India is in position to beat Russia for the No. 3 carbon dioxide polluter behind the United States, Marland said. Indonesia levels are increasing rapidly.

Denmark’s emissions dropped 8 percent. The United Kingdom and Germany reduced carbon dioxide pollution by 3 percent, while France and Australia cut it by 2 percent.

Nature can’t keep up with the carbon dioxide from man, Le Quere said. She said from 1955 to 2000, the forests and oceans absorbed about 57 percent of the excess carbon dioxide, but now it’s 54 percent.

What is “kind of scary” is that the worldwide emissions growth is beyond the highest growth in fossil fuel predicted just two years ago by the Intergovernmental Panel on Climate Change, said Ben Santer, an atmospheric scientist at the Lawrence Livermore National Lab.

Under the panel’s scenario then, temperatures would increase by somewhere between 4 and 11 degrees Fahrenheit (2.4 to 6.3 degrees Celsius) by the year 2100.

If this trend continues for the century, “you’d have to be luckier than hell for it just to be bad, as opposed to catastrophic,” said Stanford University climate scientist Stephen Schneider.

I read this, and I think about my conversation with Tom and Betsy. And I wonder, what is it going to take, for the reality to sink in, with people like them. The message is not getting through.

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When I wrote about the opportunity to align desired green behaviors with individual needs and wants, this is what I had in mind:

Different people will rank these needs and wants differently. Using myself as an example, the primary motivators for me to bike more, are fun and convenience. If I was in a lower-socio-economic group, where making ends meet was the primary issue, I would probably pick money. If I was a mother of young children, the bonding potential would work best. Etc.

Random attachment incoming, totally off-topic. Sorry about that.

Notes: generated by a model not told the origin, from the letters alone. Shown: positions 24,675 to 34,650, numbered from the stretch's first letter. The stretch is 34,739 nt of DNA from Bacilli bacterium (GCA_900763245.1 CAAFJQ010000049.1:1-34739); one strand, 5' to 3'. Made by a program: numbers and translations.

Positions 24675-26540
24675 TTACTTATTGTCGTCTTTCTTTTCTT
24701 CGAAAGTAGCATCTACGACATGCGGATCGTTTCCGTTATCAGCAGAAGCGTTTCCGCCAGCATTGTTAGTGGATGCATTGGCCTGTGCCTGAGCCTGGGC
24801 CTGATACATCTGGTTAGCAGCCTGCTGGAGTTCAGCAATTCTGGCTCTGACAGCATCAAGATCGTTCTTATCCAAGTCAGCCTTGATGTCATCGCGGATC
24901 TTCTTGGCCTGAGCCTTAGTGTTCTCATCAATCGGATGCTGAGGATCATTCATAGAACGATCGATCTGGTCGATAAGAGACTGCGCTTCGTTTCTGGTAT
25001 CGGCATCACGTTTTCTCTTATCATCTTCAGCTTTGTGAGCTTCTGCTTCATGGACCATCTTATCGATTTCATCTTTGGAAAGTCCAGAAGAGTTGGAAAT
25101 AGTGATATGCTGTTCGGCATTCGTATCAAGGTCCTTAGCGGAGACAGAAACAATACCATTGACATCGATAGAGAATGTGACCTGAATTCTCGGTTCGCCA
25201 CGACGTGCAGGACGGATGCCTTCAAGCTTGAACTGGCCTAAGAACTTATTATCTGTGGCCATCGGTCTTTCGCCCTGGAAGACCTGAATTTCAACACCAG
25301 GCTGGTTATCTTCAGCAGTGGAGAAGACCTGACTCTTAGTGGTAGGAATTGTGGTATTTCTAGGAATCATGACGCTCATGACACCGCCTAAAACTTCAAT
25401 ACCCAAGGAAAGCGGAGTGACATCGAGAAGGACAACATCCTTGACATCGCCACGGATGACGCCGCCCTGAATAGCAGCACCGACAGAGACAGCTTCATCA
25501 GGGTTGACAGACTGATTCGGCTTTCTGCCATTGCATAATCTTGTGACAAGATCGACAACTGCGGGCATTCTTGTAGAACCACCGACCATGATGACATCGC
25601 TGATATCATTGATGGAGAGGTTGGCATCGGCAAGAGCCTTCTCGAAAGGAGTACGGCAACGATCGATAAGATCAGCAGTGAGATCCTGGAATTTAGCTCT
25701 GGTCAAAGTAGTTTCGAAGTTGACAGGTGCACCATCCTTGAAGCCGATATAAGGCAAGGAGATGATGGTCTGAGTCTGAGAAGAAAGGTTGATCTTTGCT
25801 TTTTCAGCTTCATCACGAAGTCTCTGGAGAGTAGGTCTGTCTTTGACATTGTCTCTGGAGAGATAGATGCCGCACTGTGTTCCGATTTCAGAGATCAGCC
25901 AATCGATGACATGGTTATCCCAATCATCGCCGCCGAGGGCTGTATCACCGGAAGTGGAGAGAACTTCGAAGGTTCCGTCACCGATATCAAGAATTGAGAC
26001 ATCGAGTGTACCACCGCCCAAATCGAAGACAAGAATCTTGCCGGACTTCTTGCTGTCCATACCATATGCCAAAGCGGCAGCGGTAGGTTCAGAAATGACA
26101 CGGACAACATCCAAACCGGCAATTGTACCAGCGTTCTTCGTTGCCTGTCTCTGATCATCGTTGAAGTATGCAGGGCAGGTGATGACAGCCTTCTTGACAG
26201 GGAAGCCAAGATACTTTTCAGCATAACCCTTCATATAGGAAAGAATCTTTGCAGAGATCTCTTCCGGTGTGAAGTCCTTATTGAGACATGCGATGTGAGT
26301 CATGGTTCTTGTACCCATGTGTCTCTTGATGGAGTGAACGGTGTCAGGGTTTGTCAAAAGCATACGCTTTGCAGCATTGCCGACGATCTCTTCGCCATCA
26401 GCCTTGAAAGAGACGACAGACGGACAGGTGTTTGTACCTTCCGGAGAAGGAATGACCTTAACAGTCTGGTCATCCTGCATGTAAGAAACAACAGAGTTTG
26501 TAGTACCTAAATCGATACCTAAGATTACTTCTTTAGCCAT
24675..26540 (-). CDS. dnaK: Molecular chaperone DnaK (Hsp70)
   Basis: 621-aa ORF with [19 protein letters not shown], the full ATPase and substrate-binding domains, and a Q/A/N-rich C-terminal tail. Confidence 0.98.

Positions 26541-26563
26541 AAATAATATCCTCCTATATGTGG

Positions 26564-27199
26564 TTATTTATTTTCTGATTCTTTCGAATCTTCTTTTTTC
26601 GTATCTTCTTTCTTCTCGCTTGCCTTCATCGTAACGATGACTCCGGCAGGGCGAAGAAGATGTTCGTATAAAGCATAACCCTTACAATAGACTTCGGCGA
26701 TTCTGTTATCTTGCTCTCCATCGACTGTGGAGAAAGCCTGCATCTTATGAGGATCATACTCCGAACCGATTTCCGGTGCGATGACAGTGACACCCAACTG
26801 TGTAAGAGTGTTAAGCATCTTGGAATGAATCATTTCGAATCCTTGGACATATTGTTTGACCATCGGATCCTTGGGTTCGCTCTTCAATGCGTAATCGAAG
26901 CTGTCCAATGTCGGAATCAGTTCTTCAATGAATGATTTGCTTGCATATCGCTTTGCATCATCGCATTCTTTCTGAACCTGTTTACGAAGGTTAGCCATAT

Seems like a no brainer to me! The question is how come so few green marketers and environmental communicators think along those lines? The last time I read something that made really sense to me, was in Steve Bishop’s article, “Don’t Bother With the Green Consumer“. He uses a bike example as well! 🙂 (I also refer to Steve’s article in a recent post I wrote for the Huffington Post)

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That show last night was pretty depressing!” Hubby Prad did not sleep well after watching ‘We Were Warned: Out of Gas‘, the latest in CNN’s Special Investigations Unit series. Neither did I. Listening to most of the comments in the show, you would never know we are at the brink of a planetary disaster. Hardly any mention of conservation. No, instead it is all about looking everywhere in search of yet more oil, no matter what the cost. Cost in dollars per barrel. And more importantly, cost to our future in terms of carbon emissions.

Never before has the addiction to oil metaphor been more apt. Big Oil is leaving no soil unturned, no ocean unprobed, to satisfy our need for our daily oil fix.

Now, here’s the part that really, really got to me, best conveyed in trailer for new movie, Pay Dirt:

Just when I thought  coal mountain top removal was as bad as it could get . . . 

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For an edifying picture of China’s real status on the environmental front, I suggest you read Peter Navarro‘s latest article in Energy Bulletin. Peter is the author of the upcoming book, ‘The Coming China Wars‘. In summary:

  • Every single week, China adds one new large coal power plant to its energy base.
  • China is now adding 15,000 new cars a day to its roads, and it expects to have more cars than the United States — as many as 130 million — as early as 2040.
  • China is expected to construct fully half of all the buildings in the world over the next 25 years. Beyond sheer quantity, the nightmare here is that these buildings will be electricity sinkholes because Chinese buildings are notoriously energy inefficient.